Desperate banks fall for the 419 advance-fee fraud

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28 Responses to “Desperate banks fall for the 419 advance-fee fraud”

  1. Antinous / Moderator says:

    I’m sure that those foolish bankers will make good their errors out of their own pockets.

    What?  No, really?

    • nixiebunny says:

      This appeared in my inbox today. It may help:

      The United Nations Compensation Commission (UNCC) in affiliation with Federal Bureau Of Investigation In United State Of America has made available a total of $863,725,490.00 to 27 governments and two international organizations for distribution to 370 successful claimants who has being Victims of Internet scam. This payment is made under the third phase of the payment mechanism established by the UNCC Governing Council and the Government Of the United State. The truth behind your delayed payment is that you have been dealing with fraudsters in Nigeria, London etc. And you really need to stop contacting them now else they will rip you dry until you dont have even money to buy food.

      I will happily forward it to the hapless bankers so that they may get their monies back.

  2. MrRocking says:

    I wish there was a word for the pleasure I feel at their misfortune…

    • JProffitt71 says:

      I am more wary of how they are going to ‘socialize’ the loss.

    • niktemadur says:

      There’s skadefryd in Norwegian, skadeglädje in Swedish, vahingonilo in Finnish, and another in German I think, which eludes me at the moment  :-P

      • rationalthought says:

        @MrRocking:disqus
        @niktemadur:disqus

         Schadenfreude: in German (and in English since 1990), though in English it’s not a widely known term.

  3. Lemoutan says:

    These people have jobs? Somebody gives them a salary?

    • Gilbert Wham says:

       Yes. Despite repeated demonstrations that random number generators/toddlers/quite possibly that fuckin’ world cup octopus do fairly evenly on the markets, people do, indeed pay these fuckers. Because we’re all stupider than an octopus.

  4. Conning the con-men. Sweet. If only the loss came out of the pocket of the person responsible, but he’ll probably get a huge bonus, instead.

  5. timquinn says:

    “Mr Jones, can you tell this committee what happened to the 2 billion dollars you were entrusted with?”

    “Well, Mister Senator, you see, there was this email and I . . . “

  6. Jake0748 says:

    Fuckin banks… how do they work? 

  7. mccrum says:

    “Jim, you fell for the 419 scam, so we’re taking away your ability to use e-mail.”

    • That_Anonymous_Coward says:

      *stares*  That would never happen, they are much more likely to sue AOL for allowing the spam to make it to their inbox.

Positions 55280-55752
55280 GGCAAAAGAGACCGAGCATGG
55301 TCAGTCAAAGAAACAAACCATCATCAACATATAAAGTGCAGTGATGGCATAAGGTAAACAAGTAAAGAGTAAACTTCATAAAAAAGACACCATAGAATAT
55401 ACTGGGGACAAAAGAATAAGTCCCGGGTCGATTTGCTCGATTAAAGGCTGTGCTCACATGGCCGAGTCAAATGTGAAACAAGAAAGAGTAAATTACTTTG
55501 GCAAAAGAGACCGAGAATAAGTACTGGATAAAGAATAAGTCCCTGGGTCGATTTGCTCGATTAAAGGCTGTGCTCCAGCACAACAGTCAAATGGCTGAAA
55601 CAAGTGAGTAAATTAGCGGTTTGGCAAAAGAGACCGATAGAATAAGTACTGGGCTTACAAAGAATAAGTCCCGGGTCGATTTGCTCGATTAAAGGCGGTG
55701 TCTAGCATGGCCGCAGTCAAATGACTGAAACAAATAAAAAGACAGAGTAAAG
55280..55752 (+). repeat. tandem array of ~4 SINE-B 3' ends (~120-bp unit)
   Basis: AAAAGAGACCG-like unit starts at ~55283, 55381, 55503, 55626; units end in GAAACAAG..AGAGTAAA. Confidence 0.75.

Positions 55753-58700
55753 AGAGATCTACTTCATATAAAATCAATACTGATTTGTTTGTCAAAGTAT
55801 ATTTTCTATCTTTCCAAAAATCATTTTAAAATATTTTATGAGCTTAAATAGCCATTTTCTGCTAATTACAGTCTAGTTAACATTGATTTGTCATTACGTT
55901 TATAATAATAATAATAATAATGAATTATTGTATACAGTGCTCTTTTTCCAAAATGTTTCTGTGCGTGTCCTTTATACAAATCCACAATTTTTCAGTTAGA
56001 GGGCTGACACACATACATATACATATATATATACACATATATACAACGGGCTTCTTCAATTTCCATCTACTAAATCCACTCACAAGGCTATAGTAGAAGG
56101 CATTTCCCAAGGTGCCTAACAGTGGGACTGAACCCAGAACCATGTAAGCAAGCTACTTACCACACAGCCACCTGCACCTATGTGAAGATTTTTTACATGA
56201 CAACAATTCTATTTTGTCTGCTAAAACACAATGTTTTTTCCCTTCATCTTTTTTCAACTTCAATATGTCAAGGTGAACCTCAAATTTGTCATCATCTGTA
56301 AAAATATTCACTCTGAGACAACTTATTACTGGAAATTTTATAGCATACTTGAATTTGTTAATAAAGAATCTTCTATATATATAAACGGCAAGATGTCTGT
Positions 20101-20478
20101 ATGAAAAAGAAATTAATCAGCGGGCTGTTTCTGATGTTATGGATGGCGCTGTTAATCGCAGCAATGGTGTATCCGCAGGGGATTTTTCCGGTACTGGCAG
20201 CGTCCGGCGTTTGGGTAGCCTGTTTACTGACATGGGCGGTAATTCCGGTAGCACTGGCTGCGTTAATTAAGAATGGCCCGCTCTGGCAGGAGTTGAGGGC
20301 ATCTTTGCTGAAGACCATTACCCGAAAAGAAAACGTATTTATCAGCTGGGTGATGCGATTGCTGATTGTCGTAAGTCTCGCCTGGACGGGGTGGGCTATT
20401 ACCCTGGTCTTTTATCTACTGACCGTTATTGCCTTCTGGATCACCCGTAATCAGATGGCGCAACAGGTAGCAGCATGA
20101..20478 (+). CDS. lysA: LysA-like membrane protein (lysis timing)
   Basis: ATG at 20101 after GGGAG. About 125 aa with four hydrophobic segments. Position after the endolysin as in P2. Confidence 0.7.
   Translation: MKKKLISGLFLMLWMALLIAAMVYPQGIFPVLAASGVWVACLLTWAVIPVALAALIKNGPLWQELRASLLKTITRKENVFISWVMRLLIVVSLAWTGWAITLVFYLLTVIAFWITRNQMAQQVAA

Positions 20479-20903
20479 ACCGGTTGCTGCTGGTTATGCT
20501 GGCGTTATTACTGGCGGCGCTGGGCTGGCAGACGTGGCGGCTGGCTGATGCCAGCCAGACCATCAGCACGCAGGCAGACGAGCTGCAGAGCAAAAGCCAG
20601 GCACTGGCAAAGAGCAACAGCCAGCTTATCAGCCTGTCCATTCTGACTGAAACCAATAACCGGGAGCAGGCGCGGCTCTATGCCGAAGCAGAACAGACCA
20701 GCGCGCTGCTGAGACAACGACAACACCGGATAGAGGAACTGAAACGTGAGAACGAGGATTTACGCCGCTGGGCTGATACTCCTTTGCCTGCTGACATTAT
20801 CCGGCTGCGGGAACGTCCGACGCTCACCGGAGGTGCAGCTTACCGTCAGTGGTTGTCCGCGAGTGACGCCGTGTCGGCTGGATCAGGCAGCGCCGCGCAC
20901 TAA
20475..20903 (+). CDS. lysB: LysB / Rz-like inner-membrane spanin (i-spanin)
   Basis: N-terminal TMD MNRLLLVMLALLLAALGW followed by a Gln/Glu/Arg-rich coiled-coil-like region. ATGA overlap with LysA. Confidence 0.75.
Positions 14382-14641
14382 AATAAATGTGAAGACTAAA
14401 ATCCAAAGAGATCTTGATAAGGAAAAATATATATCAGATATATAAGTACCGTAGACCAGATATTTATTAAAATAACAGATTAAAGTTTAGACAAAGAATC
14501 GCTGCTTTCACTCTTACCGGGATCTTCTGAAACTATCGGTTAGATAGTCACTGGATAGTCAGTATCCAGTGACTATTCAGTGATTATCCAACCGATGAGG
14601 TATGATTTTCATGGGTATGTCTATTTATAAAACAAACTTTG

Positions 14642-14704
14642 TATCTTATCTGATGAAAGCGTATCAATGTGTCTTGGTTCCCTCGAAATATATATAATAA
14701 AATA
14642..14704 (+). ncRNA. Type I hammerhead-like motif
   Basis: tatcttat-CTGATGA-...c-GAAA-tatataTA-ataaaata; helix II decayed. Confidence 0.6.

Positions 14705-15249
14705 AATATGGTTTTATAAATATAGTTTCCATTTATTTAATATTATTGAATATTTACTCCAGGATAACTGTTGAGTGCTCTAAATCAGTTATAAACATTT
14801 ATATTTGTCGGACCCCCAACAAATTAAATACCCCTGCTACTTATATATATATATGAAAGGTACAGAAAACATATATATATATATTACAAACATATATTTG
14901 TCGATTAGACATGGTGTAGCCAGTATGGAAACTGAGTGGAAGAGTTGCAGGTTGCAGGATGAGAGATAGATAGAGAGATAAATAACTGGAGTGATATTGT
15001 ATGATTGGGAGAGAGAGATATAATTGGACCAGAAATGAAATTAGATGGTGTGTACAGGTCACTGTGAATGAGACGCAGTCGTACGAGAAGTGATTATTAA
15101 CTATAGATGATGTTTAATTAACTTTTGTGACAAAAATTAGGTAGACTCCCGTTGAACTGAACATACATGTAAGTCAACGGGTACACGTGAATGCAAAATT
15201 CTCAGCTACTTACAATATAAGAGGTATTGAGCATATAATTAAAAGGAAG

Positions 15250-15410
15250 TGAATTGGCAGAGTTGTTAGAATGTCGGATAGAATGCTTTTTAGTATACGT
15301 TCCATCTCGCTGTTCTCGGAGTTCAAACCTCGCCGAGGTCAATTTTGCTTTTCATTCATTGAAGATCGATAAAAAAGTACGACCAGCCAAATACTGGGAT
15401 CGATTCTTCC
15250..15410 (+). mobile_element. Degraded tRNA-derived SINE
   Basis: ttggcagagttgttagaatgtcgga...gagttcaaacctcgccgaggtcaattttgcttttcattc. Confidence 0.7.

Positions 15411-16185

8. Illudium_Phosdex says:

    DEAR SIR:

    I AM TIMOTHY GEITHNER, SECRETARY TREASURY OF THE UNITED STATES AMERICA.

    I HAVE RECENTLY COME INTO POSSESSION OF SEVEN HUNDRED BILLION DOLLARS MISLAID BY MISTER BENN BERNANKY.

    AM PREPARED TO DELIVER TO YOUR BANK THE SUM OF FIFTY BILLION DOLLARS PROVIDED THAT YOU CAN DEMONSTRATE GOOD FAITH AND COLATERAL.

    PLEASE EMAIL TO TURBOTAXTIMMY@TREAS.USA.GOV.

  9. Hampton Scribbs says:

    The name of this particular con is “The Spanish Prisoner.”

  10. technogeekagain says:

    Y’know, if the banks were forced to start acting like _banks_ again — lending money to people with decent credit at reasonable rates — rather than gambling with the money, we’d all be better off.

    Long past time to re-regulate. Heck, I’ve heard _bankers_ saying that.

  11. MrQuagmire says:

    Too dumb to fail. 

  12. stuck411 says:

    Falling for one of these scams should lead to the immediate take over by the FDIC — no second chances, do not pass go, you just failed.

  13. TheMudshark says:

    Man, those poor bankers never catch a break, do they?

  14. nmcvaugh says:

    Ultimately, these parties have required the targeted institutions to pay, in advance, retention and due diligence fees, as well as other costs.

    There’s the problem (or is it merely a symptom?) – when did due diligence become a commodity?

  15. IronEdithKidd says:

    The premise made me laugh, then I remembered who funds the FDIC and I cried.

  16. BillStewart2012 says:

    The banks that are that desperate have mostly been gambling on derivatives they don’t understand and Credit Default Swaps on securities that are designed not to be understood.  It’s bad enough that many of them were doing mortgages with inadequate down payments during the housing bubble, so that when housing prices declined they put themselves at significant risk.

    With all that, what’s a little 419 fraud on top…

  17. Nagurski says:

    This it totally being run out of a boiler room at Goldman Sachs.

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